Last Updated on May 8, 2015, by eNotes Editorial. Word Count: 671
Cold Storage is a philosophical play that combines the most traditional of concerns with the most existential of contexts. At the play’s core is the perennial philosophical question: What is the good life? Its context is a contemporary metaphor for human beings’ existential condition: the slow death of survivors in a cancer ward.
The cancer ward is a microcosm, and the vacuous rituals of modern life are represented by the hospital routine. There are many rules and procedures, most of them intended to make the patients docile and helpless. “It’s just a hospital regulation to wheel you around from place to place so you can get used to being a cripple,” Parmigian explains. Reminders of debilitation abound. The surgical supply store across the street, where body parts are stored “like pieces of cordwood,” resembles some grotesque plastic concentration camp. The busy schedule of the inmates is a meaningless ritual; it consists of meals and of moving one’s wheelchair from one location to another. The remaining patients are signified by a lonely bridge player in the card room, the survivor of a shipwreck long ago, who waits endlessly for three other patients able and willing to sit up and play the game. Day-to-day life is a schedule of useless and humiliating medical procedures. In the struggle with the staff, one’s only protection from total neglect is to participate in everything and to be interesting: “Make yourself interesting the night before they make up the schedule. Make sure they put you down on the list.”
The system of which the hospital is a part is monolithic, omnipresent, and beyond appeal: “Nothing is allowed to interfere with the power cables beneath the street. What has grown beautiful on the surface must not offend the thrust of power below the surface.” There is no mention of who or what controls this vast mechanism. The idea of God is conspicuous only by its absence. The people who administer the system are like so many little Adolf Eichmanns, sitting at their desks and doing their jobs. Like the men who cut down trees as soon as the roots entangle the power cables, they snap at those who dare to question them, “Mind your own business, Jack.”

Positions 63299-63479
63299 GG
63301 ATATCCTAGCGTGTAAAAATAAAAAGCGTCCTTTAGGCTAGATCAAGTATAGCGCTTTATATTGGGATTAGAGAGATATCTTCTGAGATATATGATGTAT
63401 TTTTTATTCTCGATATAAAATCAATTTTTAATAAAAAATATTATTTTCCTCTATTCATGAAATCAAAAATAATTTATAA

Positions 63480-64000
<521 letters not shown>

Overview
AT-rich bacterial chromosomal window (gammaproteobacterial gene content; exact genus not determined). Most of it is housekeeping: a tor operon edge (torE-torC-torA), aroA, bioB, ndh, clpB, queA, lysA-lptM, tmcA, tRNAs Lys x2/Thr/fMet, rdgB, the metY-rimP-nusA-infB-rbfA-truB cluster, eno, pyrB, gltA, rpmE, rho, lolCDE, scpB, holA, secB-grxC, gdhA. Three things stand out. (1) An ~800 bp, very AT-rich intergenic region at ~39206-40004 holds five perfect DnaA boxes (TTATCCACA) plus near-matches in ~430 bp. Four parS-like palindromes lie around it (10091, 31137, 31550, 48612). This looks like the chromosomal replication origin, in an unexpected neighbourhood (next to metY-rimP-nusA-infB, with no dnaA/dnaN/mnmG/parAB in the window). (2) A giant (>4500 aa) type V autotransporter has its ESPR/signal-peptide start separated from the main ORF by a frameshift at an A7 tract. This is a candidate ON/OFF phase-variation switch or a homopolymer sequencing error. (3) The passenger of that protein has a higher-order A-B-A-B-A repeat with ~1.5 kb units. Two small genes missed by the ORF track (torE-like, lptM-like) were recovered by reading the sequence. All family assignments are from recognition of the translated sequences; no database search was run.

Cold Storage was written in the shadow of World War II, and it bears the mark of the disillusionment and hopelessness which that war inflicted upon the Western world. “Real suffering is a catastrophe without language,” and it leaves a wasteland of nothingness in its wake. There is no meaning—“The point is there is no point!” Parmigian states—no hope, nothing to look forward to. The two hopeless cancer patients are alone on a rooftop, one of them contemplating suicide, the other knowing that he has been dead virtually all of his life. These are Ronald Ribman’s metaphors for Western humankind, who, in the aftermath of World War II, has seen too much of what people are capable of doing and who suffers from no anthropocentric illusions. So colossal was the damage wrought by that war, so total the devastation to humankind’s image of itself and of what it means to be a human being, that Oedipus’s need to put out his eyes seems trivial by comparison. “I’m tired of being a man,” says Landau. Technically, Landau survived the war, but Ribman suggests that he has in fact spent his entire adult life in “cold storage,” not quite dead, perhaps, but not alive either.
Such is the human condition as represented in this play. However, while Ribman’s vision offers nothing in the way of ultimate hope, it is not nihilistic. Landau and Parmigian, Jew and Arab (metaphorically at least), the only two cancer ward patients willing to seek the rooftop garden, find each other’s friendship and understanding. They have no expectations, but they seem to believe in a few ideas articulated mainly by Parmigian: “Everything interests me. . . . Everybody makes mistakes. . . . Everything is always inconclusive. . . . Everything has a right to live.”
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